Summer and iced tea were made for one another. Each needs the other to provide maximum enjoyment to the person lucky enough to reside at the intersection of cold drink and hot air. Iced tea makes summer better. And without summer, iced tea could not possibly be as good.
Iced tea is not the only cold beverage on the planet, but the high content of plant material sets it apart. The leaves, flowers, stems, roots and seeds used in tea add myriad flavors, colors, medicinal qualities, and other properties. While usually made from purchased, pre-processed plant parts, tea can be made from gathered plants as well, like nettles or wintergreen, in either fresh or dried form. Basically, any plant part that spends time in water will yield some sort of tea. Add ice to it — and sweetener — and you’re good to go.
Sun tea, in many ways, is the poster child for summer time iced beverage. The way it’s made, by steeping the tea materials in a jar of sundrenched water, is about as elegant and poetic as food preparation can get. As the afternoon wears on, sun rays pierce the darkening liquid and light up the warm glass jar like a lamp, and it’s easy to see the romance in this iconic, solar-powered summer beverage.
With that being said, the argument for making sun tea, compared to using other tea preparation techniques, is not watertight. Aside from the spectacle, the tangible benefits of sun tea are questionable. And depending on the circumstances and materials involved, sun tea could actually be uniquely dangerous.
If either the plant materials or your kitchen gear are contaminated with dangerous bacteria, the warm conditions inside that sunny jar will be favorable to their proliferation. This reality has compelled many purveyors of sun tea recipes to warn about the possibility of sun tea-borne food poisoning, and recommend tactics like sterilizing the vessel, making just enough tea for immediate consumption, and not letting it steep for more than a few hours. It’s usually advised to discard the sun tea at any hint of problem, such as an off-smell, or if it develops a thick, syrupy viscosity.
The risk is small, but statistics would be of little comfort to a victim of food poisoning. Sun tea diehards, you’ve been warned.
There’s no reason, meanwhile, why tea can’t be made in cold water, in the fridge, in the dark (assuming the fridge light turns off when you close the door). It’s safer than sun tea, and while the steeping doesn’t happen as fast, it’s summertime, so what’s the hurry? And if there is a rush order for iced tea, using boiling water isn’t the end of the world either.
Harold McGee, writing for The New York Times, lays down the basics behind the choice between hot and cold brewing of tea, and coffee as well.
Hot water, he explains, extracts the plant components more rapidly, and extracts more of them, but also cooks as it extracts. In doing so, many of these substances are chemically changed. “Cold water, in contrast, extracts more slowly and selectively, produces a simpler extract, and doesn’t change the original flavor substances as much.”
According to McGee, hot water makes the quickest batch of tea, while cold water makes the best. Sun tea, we can interpolate, exists somewhere in the middle, in terms of both speed and quality.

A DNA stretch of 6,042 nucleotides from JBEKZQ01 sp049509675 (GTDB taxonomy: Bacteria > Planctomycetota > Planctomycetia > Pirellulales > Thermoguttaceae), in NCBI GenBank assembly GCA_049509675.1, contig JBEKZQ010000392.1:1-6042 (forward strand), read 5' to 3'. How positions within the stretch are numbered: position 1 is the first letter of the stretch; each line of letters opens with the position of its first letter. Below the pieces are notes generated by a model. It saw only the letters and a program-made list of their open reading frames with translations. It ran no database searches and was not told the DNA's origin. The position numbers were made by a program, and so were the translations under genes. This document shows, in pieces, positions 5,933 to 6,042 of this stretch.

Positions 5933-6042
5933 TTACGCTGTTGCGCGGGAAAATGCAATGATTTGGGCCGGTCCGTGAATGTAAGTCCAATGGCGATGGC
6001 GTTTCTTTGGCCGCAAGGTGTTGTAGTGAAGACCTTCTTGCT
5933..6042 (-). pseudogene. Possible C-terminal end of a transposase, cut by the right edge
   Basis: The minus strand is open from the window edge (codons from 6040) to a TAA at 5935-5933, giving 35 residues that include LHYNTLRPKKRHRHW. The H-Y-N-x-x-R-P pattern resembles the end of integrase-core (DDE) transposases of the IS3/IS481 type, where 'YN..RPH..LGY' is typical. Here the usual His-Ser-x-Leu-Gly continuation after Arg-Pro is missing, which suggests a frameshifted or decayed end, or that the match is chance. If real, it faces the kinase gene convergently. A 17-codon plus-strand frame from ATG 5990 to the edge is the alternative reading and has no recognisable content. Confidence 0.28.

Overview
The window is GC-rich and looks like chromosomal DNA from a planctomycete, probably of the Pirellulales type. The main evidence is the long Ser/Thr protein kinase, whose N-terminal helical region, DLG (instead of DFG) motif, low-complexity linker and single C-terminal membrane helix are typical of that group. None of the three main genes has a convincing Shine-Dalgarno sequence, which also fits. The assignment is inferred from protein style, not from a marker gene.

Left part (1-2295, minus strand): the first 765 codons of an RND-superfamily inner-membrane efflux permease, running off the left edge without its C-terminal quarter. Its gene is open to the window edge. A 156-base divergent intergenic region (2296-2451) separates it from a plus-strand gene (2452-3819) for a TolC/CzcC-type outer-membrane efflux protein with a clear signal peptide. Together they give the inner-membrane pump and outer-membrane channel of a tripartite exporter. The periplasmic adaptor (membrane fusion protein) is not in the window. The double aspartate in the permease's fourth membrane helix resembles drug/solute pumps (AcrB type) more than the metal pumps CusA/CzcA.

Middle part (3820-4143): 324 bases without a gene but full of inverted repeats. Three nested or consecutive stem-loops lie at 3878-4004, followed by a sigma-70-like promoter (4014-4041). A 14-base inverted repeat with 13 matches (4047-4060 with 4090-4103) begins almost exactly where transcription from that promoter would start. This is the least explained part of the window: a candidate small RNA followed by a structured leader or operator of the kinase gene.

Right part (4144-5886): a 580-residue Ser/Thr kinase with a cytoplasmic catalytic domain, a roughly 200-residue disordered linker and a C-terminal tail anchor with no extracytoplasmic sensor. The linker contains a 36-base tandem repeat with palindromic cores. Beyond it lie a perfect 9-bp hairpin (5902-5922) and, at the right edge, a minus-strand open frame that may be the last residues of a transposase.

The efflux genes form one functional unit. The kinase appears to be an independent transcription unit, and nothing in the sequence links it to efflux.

I visited my local herb store in hopes of finding some tea making materials, and hopefully some insight into the significance of various water temperatures in tea making. When the cashier saw my hibiscus leaves, she mentioned that she loves using them for sun tea.
I asked her about the possible health risks of sun tea. “Yeah, it’s kind of scary setup,” she admitted. “Warm water, in an airtight container, with plant matter and maybe sugar,” she elaborated. “I wouldn’t do it with raw plant matter.” But if the herbs were professionally dried the risk is low, she said. “And be sure to sterilize the jar and all of the utensils,” she added.
But why risk it, I asked, when quality tea can be made safely in cool water?
“I believe in the energy of the sun, and what it does to the tea,” she said.
I brought home some black tea with rosehips, along with my hibiscus flowers. I subjected each type of tea to three preparation techniques: boiling water, cold water, and the energy of the sun. What I found left me thoroughly confused.
The hibiscus steeped in cold water was the strongest, and that made in boiling water was the weakest. The sun-brewed hibiscus, predictably, was in the middle.
The black tea with rosehips preformed the same way. The cold brewed batch, while lighter in color than the boiled water batch, had a stronger flavor. And that dangerous sun tea, as expected, was in the middle in terms of intensity, though I detected a softer, fuller flavor.
Given the diversity of materials with which tea is made, I suppose it’s to be expected that different plant parts will react differently to various water temperatures. But before we go splitting hairs among tea prep methods, it’s worth noting that all three preparations of both types of tea tasted fine, if different, and none made me sick.
Hibiscus leaf tea has a penetrating fragrance that is astoundingly refreshing. A Mexican iced tea of hibiscus leaves, called Jamaica (Ha-My-Ka), can be made by filtering the leaves, diluting the tea to a pleasant strength, sweetening with sugar or honey, and adding ice cubes. Do the same, and your summer will be complete. You may or may not be drinking sun tea, but you should most definitely be drinking it in the sun.
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